Wednesday, 3 August 2011

Q44: 'Community Centre' or 'Prayer House'?

Do Doukhobors meet in a 'Community/ Cultural Centre' or 'Prayer House'?


Answer

These terms are historically more accurate:
     Community/ Cultural/ Meeting  +  Centre/ Hall/ Home/ House/ Assembly

In Canada the term 'prayer home/ hall' emerged to project a politically correct image, and unfortunately persists. Today the following building names appear on the USCC Doukhobor events lists:
  • BC — Brilliant USCC Cultural Centre
  • BC — Grand Forks USCC Community Centre
  • BC — Creston Doukhobor Prayer Hall
  • BC — Krestova Doukhobor Prayer Home
  • AB — Doukhobor Prayer Home, Lundbreck
  • SK — Canora Doukhobor Prayer Home
  • SK — Kamsack & District Doukhobor Prayer Home
  • SK — Saskatoon Doukhobor Prayer Home (photos)
Why did some Doukhobors change from 'meeting' or 'community' to 'prayer' though they are not an organized religion? To conform to social norms as a religion? To be exempted from taxes? Whatever the reason, in my opinion they are in error.

Historically Russian sectarians were forbiden by the Orthodox Church and government from holding religious gatherings or building churches. Instead they held 'meetings' (Russian: sobranie) in private homes (dom), or community halls or spaces. The gathering of people was all that mattered, not the location or building. When Doukhobors were concentrated in the Caucasus with other sectarians and allowed more freedom, they were permitted to build administrative centres and community homes (obshchie dom) for meetings. Some of these old community buildings are still in use in the Republic of Georgia.

The use of ‘Community Home’ is a historic fact. During the Golden Age of the Doukhobors under Lukeria Kalmykova (1864-1886), Russian Doukhobors had an Orphan's Home (Sirotsky Dom) which served as an administrative centre for the common good. Singing and prayers took place in a Community Home (obshchie dom) next door. To have set up a separate home of prayer would have gone against their principles. This is because traditionally Doukhobors rejected institutionalized religion, including a special building for that purpose, a designated minister, and the Bible.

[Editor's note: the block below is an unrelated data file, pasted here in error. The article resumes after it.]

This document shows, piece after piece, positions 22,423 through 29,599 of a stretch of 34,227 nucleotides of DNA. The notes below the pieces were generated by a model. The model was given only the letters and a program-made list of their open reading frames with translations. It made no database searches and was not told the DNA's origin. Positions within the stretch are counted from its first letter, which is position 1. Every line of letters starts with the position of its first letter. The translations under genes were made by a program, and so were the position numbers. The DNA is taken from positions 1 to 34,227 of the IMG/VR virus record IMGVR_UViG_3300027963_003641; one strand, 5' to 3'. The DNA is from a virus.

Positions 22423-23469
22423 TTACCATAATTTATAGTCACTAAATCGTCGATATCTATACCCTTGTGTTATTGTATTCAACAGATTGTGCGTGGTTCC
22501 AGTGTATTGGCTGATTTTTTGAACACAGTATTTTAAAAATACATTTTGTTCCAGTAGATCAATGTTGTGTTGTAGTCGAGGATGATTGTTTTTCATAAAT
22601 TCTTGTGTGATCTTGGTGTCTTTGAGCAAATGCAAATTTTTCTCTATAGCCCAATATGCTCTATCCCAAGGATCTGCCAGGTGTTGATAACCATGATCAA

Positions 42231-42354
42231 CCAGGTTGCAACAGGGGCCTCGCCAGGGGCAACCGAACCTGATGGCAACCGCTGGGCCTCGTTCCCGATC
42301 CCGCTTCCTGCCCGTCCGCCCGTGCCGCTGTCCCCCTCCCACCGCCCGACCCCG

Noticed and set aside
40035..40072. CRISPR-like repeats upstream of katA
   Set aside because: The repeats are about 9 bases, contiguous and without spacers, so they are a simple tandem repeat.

I am trying to clarify this history because on June 30, 2011, The North Battleford News-Optimist published a story entitled Prayer home added to heritage site, to which I commented:

I applaud Brenda Cheveldayoff (ower of the Doukhobor Dugout House, near Blaine Lake, Saskatchewan) and her team for continuing to enrich the Doukhobor Dugout House Heritage Site. The new addition of the so-called 'Prayer Home' needs context. Historically Doukhobors had 'Obshshoi Doms' (Community Homes). The concept 'Prayer Home' is a misnomer for the Doukhobors who years back rejected the full institution of the church structure. Doukhobors believe that the spirit of love, beauty and God reside inside each of us and there is no need for churches, priests, ikons and Bibles to make connection to the source. The term 'Prayer Home' was mistakenly used by some of the younger generation in trying to legitimize the Doukhobor movement by calling it a church or prayer home. For historical and conceptual accuracy, let us remember the real context of this story and instead use 'Community Home' for the reference.

In British Columbia most Doukhobors have generally avoided the use of the term 'Prayer Home' and instead have used the more generic term 'Community/ Cultural Centre.' For example, the Brilliant Cultural Centre and the Grand Forks Community Centre, and the Salmo Doukhobor Hall (which recently was sold because of lack of usage). The exception are the Creston and Krestova BC communities which use the title Doukhobor Prayer Home.

In Alberta, a Community Home was built in 1929 in Shouldice which served the Anastasia's Village community until its demise in the 1960s. In Lundbreck, a Doukhobor Community Home was registered in 1955 under the provincial Religious Societies Act with the title 'United Doukhobors of Alberta, Cowley-Lundbreck'. A sign in front was installed as a 'Prayer Home'. Today this building is largely no longer functioning, but remains as a provincial heritage building where meetings are occasionally held. Practically all the local Doukhobors have moved away to larger centres. Many Abertans (including the provincial Heritage Department) mistakenly use the term 'Prayer Home'.